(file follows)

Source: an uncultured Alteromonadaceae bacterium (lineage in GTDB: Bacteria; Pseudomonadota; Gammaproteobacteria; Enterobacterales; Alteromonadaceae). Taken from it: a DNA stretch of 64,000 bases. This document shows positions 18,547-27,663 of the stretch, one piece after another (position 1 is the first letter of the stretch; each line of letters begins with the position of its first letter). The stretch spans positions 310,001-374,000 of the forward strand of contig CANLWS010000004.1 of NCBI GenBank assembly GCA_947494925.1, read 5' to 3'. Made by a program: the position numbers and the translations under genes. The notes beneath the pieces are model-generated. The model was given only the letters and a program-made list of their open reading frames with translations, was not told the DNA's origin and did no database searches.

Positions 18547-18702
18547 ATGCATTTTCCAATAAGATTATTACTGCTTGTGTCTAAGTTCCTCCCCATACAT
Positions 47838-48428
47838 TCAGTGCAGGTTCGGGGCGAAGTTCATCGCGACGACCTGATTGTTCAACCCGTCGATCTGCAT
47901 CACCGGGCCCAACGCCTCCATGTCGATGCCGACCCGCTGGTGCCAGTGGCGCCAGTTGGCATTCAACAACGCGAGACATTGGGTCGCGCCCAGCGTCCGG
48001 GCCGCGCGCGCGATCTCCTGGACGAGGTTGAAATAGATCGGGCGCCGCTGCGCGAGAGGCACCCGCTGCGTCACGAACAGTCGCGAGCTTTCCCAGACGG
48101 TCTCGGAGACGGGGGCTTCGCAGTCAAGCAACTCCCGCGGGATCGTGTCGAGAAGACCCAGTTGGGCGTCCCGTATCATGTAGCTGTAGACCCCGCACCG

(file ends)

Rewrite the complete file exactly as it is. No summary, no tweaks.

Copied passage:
Source: an uncultured Alteromonadaceae bacterium (lineage in GTDB: Bacteria; Pseudomonadota; Gammaproteobacteria; Enterobacterales; Alteromonadaceae). Taken from it: a DNA stretch of 64,000 bases. This document shows positions 18,547-27,663 of the stretch, one piece after another (position 1 is the first letter of the stretch; each line of letters begins with the position of its first letter). The stretch spans positions 310,001-374,000 of the forward strand of contig CANLWS010000004.1 of NCBI GenBank assembly GCA_947494925.1, read 5' to 3'. Made by a program: the position numbers and the translations under genes. The notes beneath the pieces are model-generated. The model was given only the letters and a program-made list of their open reading frames with translations, was not told the DNA's origin and did no database searches.

Positions 18547-18702
18547 ATGCATTTTCCAATAAGATTATTACTGCTTGTGTCTAAGTTCCTCCCCATACAT
Positions 47838-48428
47838 TCAGTGCAGGTTCGGGGCGAAGTTCATCGCGACGACCTGATTGTTCAACCCGTCGATCTGCAT
47901 CACCGGGCCCAACGCCTCCATGTCGATGCCGACCCGCTGGTGCCAGTGGCGCCAGTTGGCATTCAACAACGCGAGACATTGGGTCGCGCCCAGCGTCCGG
48001 GCCGCGCGCGCGATCTCCTGGACGAGGTTGAAATAGATCGGGCGCCGCTGCGCGAGAGGCACCCGCTGCGTCACGAACAGTCGCGAGCTTTCCCAGACGG
48101 TCTCGGAGACGGGGGCTTCGCAGTCAAGCAACTCCCGCGGGATCGTGTCGAGAAGACCCAGTTGGGCGTCCCGTATCATGTAGCTGTAGACCCCGCACCG